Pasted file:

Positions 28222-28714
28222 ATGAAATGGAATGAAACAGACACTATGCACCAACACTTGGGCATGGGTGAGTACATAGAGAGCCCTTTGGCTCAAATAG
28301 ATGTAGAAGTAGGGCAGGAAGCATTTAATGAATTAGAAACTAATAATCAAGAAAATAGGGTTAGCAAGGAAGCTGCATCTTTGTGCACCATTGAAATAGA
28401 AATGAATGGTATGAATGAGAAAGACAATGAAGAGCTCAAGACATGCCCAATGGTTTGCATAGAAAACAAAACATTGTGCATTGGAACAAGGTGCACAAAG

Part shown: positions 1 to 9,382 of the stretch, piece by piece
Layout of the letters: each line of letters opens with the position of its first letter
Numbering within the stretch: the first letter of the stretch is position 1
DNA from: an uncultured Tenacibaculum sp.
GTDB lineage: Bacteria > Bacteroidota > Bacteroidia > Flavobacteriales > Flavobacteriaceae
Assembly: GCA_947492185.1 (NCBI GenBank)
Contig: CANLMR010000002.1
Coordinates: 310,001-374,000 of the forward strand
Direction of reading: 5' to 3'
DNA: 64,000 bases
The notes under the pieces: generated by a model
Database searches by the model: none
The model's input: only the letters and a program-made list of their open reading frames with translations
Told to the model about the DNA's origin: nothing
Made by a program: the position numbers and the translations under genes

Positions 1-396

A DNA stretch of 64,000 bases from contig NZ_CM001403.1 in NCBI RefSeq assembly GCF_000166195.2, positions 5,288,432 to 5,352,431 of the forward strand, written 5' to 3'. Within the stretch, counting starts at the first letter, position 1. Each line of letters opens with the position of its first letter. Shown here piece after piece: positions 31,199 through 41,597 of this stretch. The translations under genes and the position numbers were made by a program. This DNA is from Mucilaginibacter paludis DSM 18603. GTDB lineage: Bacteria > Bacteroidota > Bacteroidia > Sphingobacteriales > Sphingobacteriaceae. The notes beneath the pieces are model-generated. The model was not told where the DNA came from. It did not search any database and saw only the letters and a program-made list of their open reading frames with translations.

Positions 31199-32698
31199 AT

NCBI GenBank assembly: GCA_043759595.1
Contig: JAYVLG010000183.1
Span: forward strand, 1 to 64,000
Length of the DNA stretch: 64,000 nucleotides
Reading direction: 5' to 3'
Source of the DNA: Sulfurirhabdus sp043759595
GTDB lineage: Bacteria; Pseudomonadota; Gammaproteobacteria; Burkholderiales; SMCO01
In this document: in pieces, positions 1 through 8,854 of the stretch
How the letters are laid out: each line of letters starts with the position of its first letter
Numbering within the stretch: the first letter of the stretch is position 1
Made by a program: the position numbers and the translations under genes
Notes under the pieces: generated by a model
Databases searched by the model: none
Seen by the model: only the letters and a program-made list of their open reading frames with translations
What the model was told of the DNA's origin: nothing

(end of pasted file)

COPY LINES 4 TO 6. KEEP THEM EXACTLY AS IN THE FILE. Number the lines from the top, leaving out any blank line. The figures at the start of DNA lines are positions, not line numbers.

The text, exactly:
28401 AATGAATGGTATGAATGAGAAAGACAATGAAGAGCTCAAGACATGCCCAATGGTTTGCATAGAAAACAAAACATTGTGCATTGGAACAAGGTGCACAAAG

Part shown: positions 1 to 9,382 of the stretch, piece by piece
Layout of the letters: each line of letters opens with the position of its first letter